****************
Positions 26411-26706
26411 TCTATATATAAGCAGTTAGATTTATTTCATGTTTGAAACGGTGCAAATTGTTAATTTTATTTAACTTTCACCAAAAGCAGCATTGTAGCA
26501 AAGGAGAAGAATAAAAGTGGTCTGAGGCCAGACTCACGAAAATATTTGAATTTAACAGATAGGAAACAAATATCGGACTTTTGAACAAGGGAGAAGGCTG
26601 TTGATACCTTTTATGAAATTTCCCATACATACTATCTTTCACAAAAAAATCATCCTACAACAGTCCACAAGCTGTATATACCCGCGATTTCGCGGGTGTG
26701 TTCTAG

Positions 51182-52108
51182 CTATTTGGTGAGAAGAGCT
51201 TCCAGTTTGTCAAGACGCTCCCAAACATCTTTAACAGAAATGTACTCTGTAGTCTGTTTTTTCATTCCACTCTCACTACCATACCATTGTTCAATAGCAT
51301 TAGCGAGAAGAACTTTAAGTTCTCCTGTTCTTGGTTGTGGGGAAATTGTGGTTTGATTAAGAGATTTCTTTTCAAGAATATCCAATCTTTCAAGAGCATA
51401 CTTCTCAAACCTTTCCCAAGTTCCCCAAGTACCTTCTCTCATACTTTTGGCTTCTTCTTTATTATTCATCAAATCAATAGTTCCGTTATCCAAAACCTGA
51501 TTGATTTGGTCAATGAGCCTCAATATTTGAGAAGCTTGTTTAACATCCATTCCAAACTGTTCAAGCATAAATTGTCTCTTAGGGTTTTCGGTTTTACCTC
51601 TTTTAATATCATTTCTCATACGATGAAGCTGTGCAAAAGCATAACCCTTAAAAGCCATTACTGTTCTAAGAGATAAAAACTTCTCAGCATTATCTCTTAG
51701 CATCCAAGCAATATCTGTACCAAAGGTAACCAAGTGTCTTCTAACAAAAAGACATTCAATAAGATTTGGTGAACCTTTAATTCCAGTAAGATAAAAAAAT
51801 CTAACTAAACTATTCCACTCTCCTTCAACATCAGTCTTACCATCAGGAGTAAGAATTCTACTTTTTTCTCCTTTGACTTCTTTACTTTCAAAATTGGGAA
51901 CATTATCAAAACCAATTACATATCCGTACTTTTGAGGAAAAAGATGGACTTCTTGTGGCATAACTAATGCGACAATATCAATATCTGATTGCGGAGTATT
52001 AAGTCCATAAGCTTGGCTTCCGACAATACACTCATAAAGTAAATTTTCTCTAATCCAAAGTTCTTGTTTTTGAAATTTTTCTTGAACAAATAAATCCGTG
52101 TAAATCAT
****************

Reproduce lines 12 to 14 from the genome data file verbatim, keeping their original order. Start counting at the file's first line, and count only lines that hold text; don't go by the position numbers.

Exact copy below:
51601 TTTTAATATCATTTCTCATACGATGAAGCTGTGCAAAAGCATAACCCTTAAAAGCCATTACTGTTCTAAGAGATAAAAACTTCTCAGCATTATCTCTTAG
51701 CATCCAAGCAATATCTGTACCAAAGGTAACCAAGTGTCTTCTAACAAAAAGACATTCAATAAGATTTGGTGAACCTTTAATTCCAGTAAGATAAAAAAAT
51801 CTAACTAAACTATTCCACTCTCCTTCAACATCAGTCTTACCATCAGGAGTAAGAATTCTACTTTTTTCTCCTTTGACTTCTTTACTTTCAAAATTGGGAA